UBC Theses and Dissertations
Changes in grassland community composition at human-induced edges in the south Okanagan Gieselman, Tanis M.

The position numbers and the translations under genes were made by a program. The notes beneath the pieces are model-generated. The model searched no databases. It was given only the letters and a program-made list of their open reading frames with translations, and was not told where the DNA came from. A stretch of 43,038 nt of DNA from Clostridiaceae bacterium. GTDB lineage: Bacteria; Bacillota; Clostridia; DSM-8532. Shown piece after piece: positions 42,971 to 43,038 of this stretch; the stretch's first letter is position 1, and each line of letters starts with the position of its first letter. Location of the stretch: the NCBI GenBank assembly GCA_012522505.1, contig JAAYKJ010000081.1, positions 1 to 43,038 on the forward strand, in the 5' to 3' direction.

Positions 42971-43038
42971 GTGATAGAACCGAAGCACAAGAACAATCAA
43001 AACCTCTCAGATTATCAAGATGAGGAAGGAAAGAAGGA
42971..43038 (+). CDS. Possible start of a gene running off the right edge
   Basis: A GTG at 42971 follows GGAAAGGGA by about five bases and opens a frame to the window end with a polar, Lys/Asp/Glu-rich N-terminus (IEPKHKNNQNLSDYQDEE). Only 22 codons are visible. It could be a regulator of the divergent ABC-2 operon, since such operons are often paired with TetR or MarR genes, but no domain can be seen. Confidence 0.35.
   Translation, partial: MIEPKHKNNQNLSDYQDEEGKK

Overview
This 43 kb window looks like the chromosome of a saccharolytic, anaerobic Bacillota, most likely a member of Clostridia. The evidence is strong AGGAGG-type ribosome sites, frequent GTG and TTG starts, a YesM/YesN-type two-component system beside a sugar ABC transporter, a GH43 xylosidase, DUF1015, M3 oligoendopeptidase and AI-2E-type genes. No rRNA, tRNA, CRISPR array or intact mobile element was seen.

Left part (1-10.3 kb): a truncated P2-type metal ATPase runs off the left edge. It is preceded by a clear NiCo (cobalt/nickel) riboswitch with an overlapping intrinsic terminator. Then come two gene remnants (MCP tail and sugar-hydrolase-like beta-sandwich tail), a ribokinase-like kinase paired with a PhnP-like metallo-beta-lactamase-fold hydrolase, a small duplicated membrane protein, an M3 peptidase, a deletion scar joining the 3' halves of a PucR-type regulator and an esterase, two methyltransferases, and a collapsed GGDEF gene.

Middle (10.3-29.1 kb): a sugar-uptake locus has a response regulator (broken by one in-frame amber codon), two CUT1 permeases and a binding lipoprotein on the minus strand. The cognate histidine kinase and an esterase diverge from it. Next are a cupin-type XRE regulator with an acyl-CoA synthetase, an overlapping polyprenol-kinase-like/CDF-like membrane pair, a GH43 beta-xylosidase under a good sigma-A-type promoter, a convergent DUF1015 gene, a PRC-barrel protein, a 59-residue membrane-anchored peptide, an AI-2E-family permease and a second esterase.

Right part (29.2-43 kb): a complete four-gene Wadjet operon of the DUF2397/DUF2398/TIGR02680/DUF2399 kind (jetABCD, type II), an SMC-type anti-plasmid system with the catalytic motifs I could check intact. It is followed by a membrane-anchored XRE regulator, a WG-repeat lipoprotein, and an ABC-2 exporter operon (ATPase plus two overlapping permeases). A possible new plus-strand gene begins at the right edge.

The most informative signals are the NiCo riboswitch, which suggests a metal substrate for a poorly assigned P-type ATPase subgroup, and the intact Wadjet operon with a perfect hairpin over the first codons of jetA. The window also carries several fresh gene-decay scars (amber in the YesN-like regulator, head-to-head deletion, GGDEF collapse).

The grasslands of the Okanagan Valley, in southern British Columbia, Canada, are under intense development pressure. Alteration of biotic and abiotic conditions at the edges of remnant habitat patches is one of the key consequences of habitat fragmentation. Such edge effects likely diminish nonlinearly with increased distance from the edge, and significant changes are expected to be greater than the natural spatial variation within the interior of a habitat patch. Furthermore, habitat adjacent to more intensively managed areas, like paved roads and fruit crops, should be more affected at the edge than habitat fragmented by less intensively managed areas, like dirt roads. I used nonlinear canonical analysis of principal coordinates (NCAP), which characterizes nonlinear gradients in species composition, to test if edge effects were present in grassland communities next to roads and cropland. Variation partitioning was also used to determine the relative importance of key environmental factors in predicting compositional change at edges. Nonlinear shifts in community composition were more frequent at the edges of paved roads and fruit crops than at control sites in the interior of grassland patches. On average, 90% of the compositional change occurred within 28 m of the edge. Variation partitioning suggested that nonlinear responses at developed edges were due to true edge effects and not natural gradients, since a significant proportion of the nonlinear change in community composition was related to distance from the edge independently of the soil environmental variables at all types of human-developed edges, but not at the control site. The soil factors that best predicted compositional changes were soil pH and Cu/Mn at paved roads, soil pH and mineralizable N at the edges of fruit crops, and soil resistance at the edges of dirt roads, while soil texture and mobile cations best explained community variation at one control site with a significant nonlinear gradient. Comparisons between edge and interior plots revealed decreased cryptogam cover and an increase in the proportion of exotic species at the edges, but changes were significant only at paved roads. In sum, biotic and abiotic edge effects were present in the selected grasslands, particularly at roadsides.
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